“I just feel like it’s been blown out of proportion, you know?” Jean Petri said, who said her faith in the police has been strengthened. “I wasn’t there, so who knows what the truth is?” Since then, she said, “I feel a lot of the crime that has happened since Ms. Breonna’s death is a reflection of that circumstance.”
In Louisville, there is a significant racial divide in the assessment of police tactics. At an overwhelming 62%-23%, Black residents said police used force when it was not necessary. But 49%-38% of whites said police only use force when necessary.
Oklahoma City also reflects a similar divide. Whites between 2-1, 61%-29%, said police used force only when necessary. But 51%-34% of Black residents said they used force when it was not necessary.
Trevor Webb, 27 years old and a father of two, has never forgotten a scary episode when he was 12 years old and played catch outside with his stepfather. A disgruntled neighbor “finally called the police saying ‘there was a black man with a gun and a white man with a baseball bat,'” he said. spill over into the surrounding area.
“I was too scared to put my hand down, but everything inside of me wanted to put my hand down and reach for the gun as quickly as possible just to show them, ‘Hey, look, that’s a fake gun,'” Webb said. , who works as an industrial painter. He then asked one of the officers what would happen if it happened. “I remember him specifically looking down, and it still gives me chills to this day, he said it wouldn’t be pretty.”
Some of those surveyed in Oklahoma City said they were surprised to learn that the state had the highest rate of police violence against blacks in the country, both between 2000-2009 and 2010-2019. . Research by fingertips, published in September, found that the age-standardized mortality rate per 100,000 population for non-Hispanic blacks was three times the rate in Kentucky, for example.
Candice Tracy, a retired mortgage banker, said: “It’s sad because I’m 72-year-old white; I’m not going to be treated the way other people are.” “And I guess I’m lucky, but I’m really surprised by that.”
Six out of 10 people in Oklahoma City said neither the media nor the public noticed the issue. But there is also skepticism about what has been reported. In double digits, 57%-36%, they say the media exaggerates stories about police brutality and racism.
For Latinos, public safety prevails
According to police assessments, Latinos were more likely to conform to the views of whites than blacks, a finding that could have political consequences. They rated the police as more favorable and public safety as the dominant concern than African-Americans.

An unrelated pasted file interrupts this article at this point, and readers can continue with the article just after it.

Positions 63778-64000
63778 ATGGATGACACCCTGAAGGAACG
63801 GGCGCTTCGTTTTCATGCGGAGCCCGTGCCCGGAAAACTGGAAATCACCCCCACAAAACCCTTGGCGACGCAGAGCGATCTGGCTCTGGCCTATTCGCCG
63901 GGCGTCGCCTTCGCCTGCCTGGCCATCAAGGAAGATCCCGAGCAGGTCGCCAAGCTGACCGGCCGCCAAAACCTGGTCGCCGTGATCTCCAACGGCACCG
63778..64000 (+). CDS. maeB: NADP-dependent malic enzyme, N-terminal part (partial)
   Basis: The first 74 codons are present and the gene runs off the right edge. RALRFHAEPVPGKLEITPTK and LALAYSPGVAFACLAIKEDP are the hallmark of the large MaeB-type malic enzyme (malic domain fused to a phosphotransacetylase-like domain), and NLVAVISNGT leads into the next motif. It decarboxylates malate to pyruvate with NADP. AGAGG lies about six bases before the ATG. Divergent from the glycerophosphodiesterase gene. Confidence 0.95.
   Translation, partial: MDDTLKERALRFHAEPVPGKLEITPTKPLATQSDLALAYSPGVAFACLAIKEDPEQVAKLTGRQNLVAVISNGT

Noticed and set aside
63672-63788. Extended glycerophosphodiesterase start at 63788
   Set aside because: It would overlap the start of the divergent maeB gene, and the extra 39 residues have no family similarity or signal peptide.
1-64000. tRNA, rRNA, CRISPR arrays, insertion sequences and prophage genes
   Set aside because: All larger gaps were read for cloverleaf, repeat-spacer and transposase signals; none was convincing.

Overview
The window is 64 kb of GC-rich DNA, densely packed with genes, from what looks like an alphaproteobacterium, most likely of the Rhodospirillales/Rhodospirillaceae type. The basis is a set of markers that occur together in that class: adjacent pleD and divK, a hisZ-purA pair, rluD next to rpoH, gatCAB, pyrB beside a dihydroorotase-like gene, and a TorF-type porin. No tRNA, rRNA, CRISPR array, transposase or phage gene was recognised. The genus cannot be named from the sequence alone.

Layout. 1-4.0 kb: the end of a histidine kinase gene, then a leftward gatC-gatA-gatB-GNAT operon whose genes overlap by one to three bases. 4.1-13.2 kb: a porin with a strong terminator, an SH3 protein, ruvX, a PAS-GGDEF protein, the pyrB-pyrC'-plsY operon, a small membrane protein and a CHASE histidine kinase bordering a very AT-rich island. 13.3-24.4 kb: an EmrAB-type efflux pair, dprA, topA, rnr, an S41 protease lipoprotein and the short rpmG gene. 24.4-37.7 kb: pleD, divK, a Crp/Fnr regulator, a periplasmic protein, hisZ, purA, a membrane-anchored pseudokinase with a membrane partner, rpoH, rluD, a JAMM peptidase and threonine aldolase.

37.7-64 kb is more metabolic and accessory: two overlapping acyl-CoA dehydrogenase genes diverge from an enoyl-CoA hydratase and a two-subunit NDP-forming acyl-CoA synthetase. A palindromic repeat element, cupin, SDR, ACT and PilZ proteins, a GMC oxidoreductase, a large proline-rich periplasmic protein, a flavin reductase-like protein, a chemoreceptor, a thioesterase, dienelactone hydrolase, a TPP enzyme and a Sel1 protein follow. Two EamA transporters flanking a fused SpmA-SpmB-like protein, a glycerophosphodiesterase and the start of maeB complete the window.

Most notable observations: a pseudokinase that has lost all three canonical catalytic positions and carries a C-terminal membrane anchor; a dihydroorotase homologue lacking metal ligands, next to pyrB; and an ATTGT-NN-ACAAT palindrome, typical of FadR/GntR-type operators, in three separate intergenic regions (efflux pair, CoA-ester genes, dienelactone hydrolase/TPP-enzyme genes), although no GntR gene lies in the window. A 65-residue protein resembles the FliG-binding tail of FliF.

In Louisville, Latinos have an even more positive view of the police than whites. Nearly 2-1, 61%-32%, they believe that the police only use force when necessary. In Oklahoma City, where nearly one-fifth of residents are Hispanic, 57%-25% of them consider the use of force by police appropriate.
“I am satisfied with the work that the Oklahoma City police do,” said Jamie Crowe, 42, who works for the local chamber of commerce and was called in the poll. She has become more concerned about increased crime and violence, sometimes tied to the impact of the COVID-19 pandemic. “When I run along the river, I have to roll my eyes,” she said. “We have to pay attention.”
Latinos in Louisville expressed more concern for public safety than black or white people. In Oklahoma City, just 1% of Hispanics and 1% of whites said police reform was the biggest problem facing the city, compared with 9% of Blacks. Another 20% of blacks consider race relations a top issue. Education is a top issue for whites and Hispanics.
In both cities, the idea of ”beating the police” was rejected outright across races and ethnicities. There was more support – 47% in Louisville and 41% in Oklahoma City – for cutting some police funding to use the money for social services.
Angela Novey, 50, a partner with a pharmaceutical research firm in Oklahoma City, says the issues are complex. She opposes the “dialect” of “defund-the-Police” but thinks cutting some police funding to support social service programs may be more suitable to handle a number of situations is reasonable.
“I’m a white woman, and I’ve never had a nasty encounter with the police, you know, in my adult life,” Novey said. “I don’t have to worry about being mistaken for someone else or something happening that I’m not being treated fairly. I don’t have to. I don’t exist in a world that happens to me. But I know it. It’s out there and I know it’s there for other people.”
Contributors: Kala Kachmar and Morgan Watkins of Louisville; Hogan Gore and Jana Hayes in Oklahoma City.